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City adjusting water charges in face of ‘tsunami of issues’

Meters began failing last summer
Sunday, February 5, 2023
Cascading number of complaints

Advanced metering nodes were installed in the city in 2018 to cut down on errors. Leader file photo

The city of Ruston is adjusting charges for its 10,000 water customers and rescinding the rate increase that went into effect Jan. 1 because of what Mayor Ronny Walker calls a “tsunami of a lot of issues” that caused some bills to be 10 times higher than normal.

“We know this is our fault,” Walker said Friday.

Customers who have already received their bills will get a credit on their February statement equal to the water charge that was on their January bill. Customers not yet billed will have no water charge on their forthcoming statement.

The adjustments affect only water charges. Walker said the problems are fixed and that meter readings taken in January were “100% correct.”

What led to the inflated water bills was a confluence of three things: manpower, meters not being read, and equipment failure.

The situation dates to the fall of 2017 when the city contracted with Cooper Eaton to install advanced metering infrastructure nodes on all 10,000 residential and commercial meters.

The nodes were supposed to have significantly decreased the margin for error for misread meters. Installation began in January 2018.

The AMI technology includes smart meters that communicate billing information directly to the utility billing department, instead of having meter readers.

Consequently, over the next several years, the city downsized its seven-person meter reading department and didn’t replace antiquated handheld meter reading equipment.

The $2.5 million AMI project was part of the Moving Ruston Forward initiative.

But the nodes began to fail at random places around the city.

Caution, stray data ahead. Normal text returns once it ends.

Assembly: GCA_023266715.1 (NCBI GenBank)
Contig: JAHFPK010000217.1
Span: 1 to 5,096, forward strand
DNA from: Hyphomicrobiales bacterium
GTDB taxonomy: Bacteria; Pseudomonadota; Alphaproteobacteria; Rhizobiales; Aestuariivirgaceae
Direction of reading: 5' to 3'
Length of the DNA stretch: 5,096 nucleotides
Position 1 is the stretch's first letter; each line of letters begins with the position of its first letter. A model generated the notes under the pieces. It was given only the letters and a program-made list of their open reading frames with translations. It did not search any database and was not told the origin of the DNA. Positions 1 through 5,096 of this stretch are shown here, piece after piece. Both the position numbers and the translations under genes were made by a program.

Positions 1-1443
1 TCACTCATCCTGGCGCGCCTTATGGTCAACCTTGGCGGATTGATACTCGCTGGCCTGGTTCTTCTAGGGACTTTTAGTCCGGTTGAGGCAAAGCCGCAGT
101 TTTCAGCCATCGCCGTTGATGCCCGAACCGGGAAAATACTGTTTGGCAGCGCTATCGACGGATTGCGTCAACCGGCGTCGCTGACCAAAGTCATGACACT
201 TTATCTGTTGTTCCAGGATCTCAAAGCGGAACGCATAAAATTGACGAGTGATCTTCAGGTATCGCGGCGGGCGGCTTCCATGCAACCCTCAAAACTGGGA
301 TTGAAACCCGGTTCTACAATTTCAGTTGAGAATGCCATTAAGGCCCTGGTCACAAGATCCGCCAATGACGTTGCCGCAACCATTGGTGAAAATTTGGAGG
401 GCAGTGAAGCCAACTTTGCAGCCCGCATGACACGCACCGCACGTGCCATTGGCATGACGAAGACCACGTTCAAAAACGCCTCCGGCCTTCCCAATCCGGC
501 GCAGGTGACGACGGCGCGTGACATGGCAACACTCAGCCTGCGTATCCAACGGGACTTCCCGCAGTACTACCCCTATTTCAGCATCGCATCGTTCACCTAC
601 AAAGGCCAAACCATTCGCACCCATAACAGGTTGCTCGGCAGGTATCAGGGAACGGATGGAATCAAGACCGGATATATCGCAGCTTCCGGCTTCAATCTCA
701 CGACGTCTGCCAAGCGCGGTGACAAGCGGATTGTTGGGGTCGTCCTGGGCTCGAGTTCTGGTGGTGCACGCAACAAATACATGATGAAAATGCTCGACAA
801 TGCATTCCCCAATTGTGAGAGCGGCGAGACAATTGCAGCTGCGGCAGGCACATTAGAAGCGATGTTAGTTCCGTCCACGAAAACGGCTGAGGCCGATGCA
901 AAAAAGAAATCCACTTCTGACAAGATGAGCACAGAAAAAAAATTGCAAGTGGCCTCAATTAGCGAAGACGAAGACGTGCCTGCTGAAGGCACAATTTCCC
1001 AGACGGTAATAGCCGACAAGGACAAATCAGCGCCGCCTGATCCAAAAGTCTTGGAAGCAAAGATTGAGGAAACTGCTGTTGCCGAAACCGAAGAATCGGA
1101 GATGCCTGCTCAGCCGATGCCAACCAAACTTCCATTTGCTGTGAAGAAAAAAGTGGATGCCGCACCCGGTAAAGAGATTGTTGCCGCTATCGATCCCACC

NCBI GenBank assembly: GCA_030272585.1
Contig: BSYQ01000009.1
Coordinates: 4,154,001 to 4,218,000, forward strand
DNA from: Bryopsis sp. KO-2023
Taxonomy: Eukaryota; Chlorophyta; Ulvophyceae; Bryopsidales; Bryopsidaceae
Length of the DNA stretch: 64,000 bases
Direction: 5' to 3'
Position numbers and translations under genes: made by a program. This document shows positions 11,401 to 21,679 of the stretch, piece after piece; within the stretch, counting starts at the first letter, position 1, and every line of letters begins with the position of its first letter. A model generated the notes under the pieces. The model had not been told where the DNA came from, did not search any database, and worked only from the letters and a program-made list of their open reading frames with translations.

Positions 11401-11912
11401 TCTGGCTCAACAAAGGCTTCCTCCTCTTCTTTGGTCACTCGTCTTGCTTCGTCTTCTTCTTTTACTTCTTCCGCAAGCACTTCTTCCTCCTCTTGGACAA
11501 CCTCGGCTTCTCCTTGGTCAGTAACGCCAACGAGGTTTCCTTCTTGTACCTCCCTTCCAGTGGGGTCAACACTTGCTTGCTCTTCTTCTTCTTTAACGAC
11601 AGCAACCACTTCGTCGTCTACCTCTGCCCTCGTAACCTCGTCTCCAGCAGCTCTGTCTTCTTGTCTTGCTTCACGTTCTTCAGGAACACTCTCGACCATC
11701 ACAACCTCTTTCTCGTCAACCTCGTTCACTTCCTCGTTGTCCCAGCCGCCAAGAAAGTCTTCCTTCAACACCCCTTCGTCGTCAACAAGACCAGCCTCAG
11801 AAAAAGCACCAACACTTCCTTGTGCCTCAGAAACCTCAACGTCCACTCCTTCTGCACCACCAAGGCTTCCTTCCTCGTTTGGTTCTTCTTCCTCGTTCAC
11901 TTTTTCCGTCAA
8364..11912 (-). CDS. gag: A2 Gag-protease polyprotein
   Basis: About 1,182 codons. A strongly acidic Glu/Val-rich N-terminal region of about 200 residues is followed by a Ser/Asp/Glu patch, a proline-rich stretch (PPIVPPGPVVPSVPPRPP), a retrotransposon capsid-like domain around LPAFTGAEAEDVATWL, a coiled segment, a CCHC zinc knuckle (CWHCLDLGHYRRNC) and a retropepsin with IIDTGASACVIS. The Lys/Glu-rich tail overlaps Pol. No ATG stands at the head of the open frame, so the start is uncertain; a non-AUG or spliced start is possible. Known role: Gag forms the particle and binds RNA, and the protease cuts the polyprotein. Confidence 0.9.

Cooper Eaten put in new nodes, but within six months, they began to fail again, Walker said. New nodes were put in a second time, and they, too, failed, he said.

Cooper Eaton continued to assure the city the situation would be fixed in short order, officials said.

But the nodes continued to fail. The city was on the verge of suing the company when it reached an agreement whereby Cooper Easton would replace all the nodes and give a three- year warranty.

That agreement hasn’t been signed.

In June and July of 2022, the city’s customer service department began getting calls about water bills.

“So, we started checking into it and realized there was estimating ( usage) taking place,” Walker said.

At first, the problem appeared spotty. That’s why city officials didn’t consider addressing the issue publicly at the time, Walker said.

But the high failure rate of the nodes forced the few remaining meter readers to go back to the outdated handheld equipment. Some readings were estimated based on prior year consumption rather than actually being read.

The city hired more meter readers and ordered new equipment.

“But because of the supply chain issues, it took us four months to get the equipment,” Walker said.

The new handheld readers arrived in late December.

By then the problem had widened.

“Our customer service area was getting inundated with calls. That’s what brought it to our attention,” Walker said. “In the last three months it really came to light because of the sheer number.”

It wasn’t until January that the new handheld readers were used. That’s because they weren’t compatible with the city’s old financial software. The city was already in the process of upgrading the software when the new readers arrived. That process had to be finished before the new readers worked.

Now the city’s in the midst of a comprehensive meter reading effort to ensure accuracy.

Usage is no longer being estimated, the mayor said.

“It’s fixed,” he said.